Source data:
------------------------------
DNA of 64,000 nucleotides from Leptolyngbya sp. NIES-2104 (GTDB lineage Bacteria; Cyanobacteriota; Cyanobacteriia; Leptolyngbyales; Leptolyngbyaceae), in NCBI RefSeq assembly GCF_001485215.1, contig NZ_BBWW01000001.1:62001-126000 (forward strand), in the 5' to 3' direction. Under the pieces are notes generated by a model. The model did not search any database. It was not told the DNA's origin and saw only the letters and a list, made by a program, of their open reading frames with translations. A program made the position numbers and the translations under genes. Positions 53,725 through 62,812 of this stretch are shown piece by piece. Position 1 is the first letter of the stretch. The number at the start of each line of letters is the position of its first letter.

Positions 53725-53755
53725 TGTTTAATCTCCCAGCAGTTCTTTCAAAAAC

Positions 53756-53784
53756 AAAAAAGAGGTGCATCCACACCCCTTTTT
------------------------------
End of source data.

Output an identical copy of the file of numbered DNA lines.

DNA of 64,000 nucleotides from Leptolyngbya sp. NIES-2104 (GTDB lineage Bacteria; Cyanobacteriota; Cyanobacteriia; Leptolyngbyales; Leptolyngbyaceae), in NCBI RefSeq assembly GCF_001485215.1, contig NZ_BBWW01000001.1:62001-126000 (forward strand), in the 5' to 3' direction. Under the pieces are notes generated by a model. The model did not search any database. It was not told the DNA's origin and saw only the letters and a list, made by a program, of their open reading frames with translations. A program made the position numbers and the translations under genes. Positions 53,725 through 62,812 of this stretch are shown piece by piece. Position 1 is the first letter of the stretch. The number at the start of each line of letters is the position of its first letter.

Positions 53725-53755
53725 TGTTTAATCTCCCAGCAGTTCTTTCAAAAAC

Positions 53756-53784
53756 AAAAAAGAGGTGCATCCACACCCCTTTTT